What Exactly Is Canned Tuna, and How Is It Shelf-Stable?
Here’s how it compares to fresh tuna, nutrition-wise.
If the thought of eating unrefrigerated fish that’s been sitting on a grocery store shelf for days (or even weeks) sounds, frankly, horrible, you’re not alone.
But that’s exactly what canned tuna is—fish stuffed in a small steel or aluminum container, sold in dry goods aisles. It’s also edible, according to the expiration date, for several years after its packing date. How is this possible? And how is this possibly good for you?
Here, several experts break down the process, sharing where canned tuna comes from, what makes it shelf stable and safe to eat, and how it compares, nutrition-wise, to fresh tuna.
The Fishing Process
Canned tuna originates from the same source as fresh tuna—with real tuna.
Much of the canned tuna that you’ll find in your grocery store shelves comes from the Pacific Ocean. The tuna in StarKist cans, for example, originates primarily from the western tropical Pacific Ocean, says Laura Ali, registered dietitian and senior manager of nutrition and regulatory affairs at StarKist. Wild Planet, another canned tuna brand, sources tuna from sustainable fisheries in the North Pacific, Central Pacific and coastal New Zealand, says Sue Jacobs, director of Marketing at Wild Planet.
StarKist tuna is caught and then frozen on the fishing boats as quickly as possible—either with blast freezing (i.e. being placed in a large freezer), or with brine freezing (i.e. being placed in a chilled salt water brine). Tuna in Wild Planet cans is frozen on the boats as well.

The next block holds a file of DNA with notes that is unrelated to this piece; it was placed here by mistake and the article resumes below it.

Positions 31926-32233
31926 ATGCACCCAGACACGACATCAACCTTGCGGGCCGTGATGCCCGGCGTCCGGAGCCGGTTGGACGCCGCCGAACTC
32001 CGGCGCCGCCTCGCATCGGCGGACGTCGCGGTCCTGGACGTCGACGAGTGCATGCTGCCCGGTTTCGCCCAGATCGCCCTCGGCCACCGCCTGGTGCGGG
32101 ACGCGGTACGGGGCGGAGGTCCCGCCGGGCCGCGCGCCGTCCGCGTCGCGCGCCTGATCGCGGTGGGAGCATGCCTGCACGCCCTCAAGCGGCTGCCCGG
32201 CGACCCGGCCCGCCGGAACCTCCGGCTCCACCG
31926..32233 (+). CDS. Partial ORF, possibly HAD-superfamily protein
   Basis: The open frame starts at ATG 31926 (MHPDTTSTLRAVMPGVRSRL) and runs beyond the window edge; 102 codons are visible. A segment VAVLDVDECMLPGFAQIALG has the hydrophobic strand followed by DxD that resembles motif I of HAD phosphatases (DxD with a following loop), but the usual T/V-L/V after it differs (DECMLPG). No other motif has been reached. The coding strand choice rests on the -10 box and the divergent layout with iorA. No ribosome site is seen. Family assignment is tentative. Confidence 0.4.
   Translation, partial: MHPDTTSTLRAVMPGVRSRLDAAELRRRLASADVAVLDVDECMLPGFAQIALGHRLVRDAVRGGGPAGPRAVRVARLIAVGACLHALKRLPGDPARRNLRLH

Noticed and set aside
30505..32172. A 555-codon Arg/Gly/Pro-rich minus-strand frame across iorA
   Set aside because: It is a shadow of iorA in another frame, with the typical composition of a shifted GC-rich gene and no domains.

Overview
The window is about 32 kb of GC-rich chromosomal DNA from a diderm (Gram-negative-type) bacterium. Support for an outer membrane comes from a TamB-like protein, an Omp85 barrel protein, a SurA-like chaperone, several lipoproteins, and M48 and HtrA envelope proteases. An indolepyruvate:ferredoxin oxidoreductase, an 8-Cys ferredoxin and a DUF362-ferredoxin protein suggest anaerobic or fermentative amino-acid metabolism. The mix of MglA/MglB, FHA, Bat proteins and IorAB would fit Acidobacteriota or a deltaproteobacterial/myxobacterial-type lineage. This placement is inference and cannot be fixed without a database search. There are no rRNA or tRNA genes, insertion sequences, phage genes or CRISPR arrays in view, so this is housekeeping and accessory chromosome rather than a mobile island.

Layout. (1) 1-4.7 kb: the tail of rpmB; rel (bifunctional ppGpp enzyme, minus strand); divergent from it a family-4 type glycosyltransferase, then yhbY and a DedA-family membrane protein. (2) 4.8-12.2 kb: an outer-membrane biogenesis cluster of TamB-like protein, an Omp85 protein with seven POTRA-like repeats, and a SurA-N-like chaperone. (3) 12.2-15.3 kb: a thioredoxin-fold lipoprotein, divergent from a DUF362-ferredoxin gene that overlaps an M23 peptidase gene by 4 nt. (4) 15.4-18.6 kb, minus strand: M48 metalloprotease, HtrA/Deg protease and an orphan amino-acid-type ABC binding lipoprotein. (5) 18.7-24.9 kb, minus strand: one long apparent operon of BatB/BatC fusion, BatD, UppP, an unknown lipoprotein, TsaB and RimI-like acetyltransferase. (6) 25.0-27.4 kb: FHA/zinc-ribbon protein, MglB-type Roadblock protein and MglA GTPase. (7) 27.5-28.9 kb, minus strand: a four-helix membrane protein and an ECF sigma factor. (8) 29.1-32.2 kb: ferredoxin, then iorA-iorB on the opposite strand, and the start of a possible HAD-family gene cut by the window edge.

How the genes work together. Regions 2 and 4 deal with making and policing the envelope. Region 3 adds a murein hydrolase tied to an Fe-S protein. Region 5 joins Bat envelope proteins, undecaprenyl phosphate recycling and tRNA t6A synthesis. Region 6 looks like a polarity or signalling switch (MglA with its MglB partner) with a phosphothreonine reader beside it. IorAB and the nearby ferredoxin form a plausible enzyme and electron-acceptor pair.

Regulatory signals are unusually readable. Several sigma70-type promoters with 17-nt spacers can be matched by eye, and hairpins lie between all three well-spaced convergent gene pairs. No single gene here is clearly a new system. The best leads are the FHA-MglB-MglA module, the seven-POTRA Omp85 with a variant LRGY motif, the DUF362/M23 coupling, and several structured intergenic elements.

The Production Process
After being caught and frozen, the fish is taken back to port and transported to the plant, where it’s stored in freezers until ready for production, which is “usually a pretty quick turnaround,” says Ali. Then, it’s thawed, inspected and cleaned and any tuna that doesn’t meet quality specifications is removed. At StarKist, the fish that pass the test are then cooked in large steamer baskets and loined. The loins are then cleaned, the skin and bones are removed, and the meat is chunked or sliced (depending on the variety being produced) and placed in a can or pouch.
Wild Planet, on the other hand, skins and hand cuts the still-frozen tuna and places it into cans. The fact that frozen tuna is placed in the cans (versus already cooked tuna, as is the standard with many canned tuna brands), means the tuna is only cooked once, and not twice. This minimal cooking helps the tuna retain more of its natural flavor and nutrients, says Jacobs, since the cooking process in general—whether with fish, meat or produce—causes some leakage of nutrients and flavor.
The final step at StarKist: liquid is added (either water, vegetable broth, or oil) to the can. “There is nothing extra placed in with the tuna that would preserve it,” says Ali, using chemical preservatives as an example. “What preserves it is the processing method.”
At Wild Planet, the tuna is either salted, or put in the can just by itself.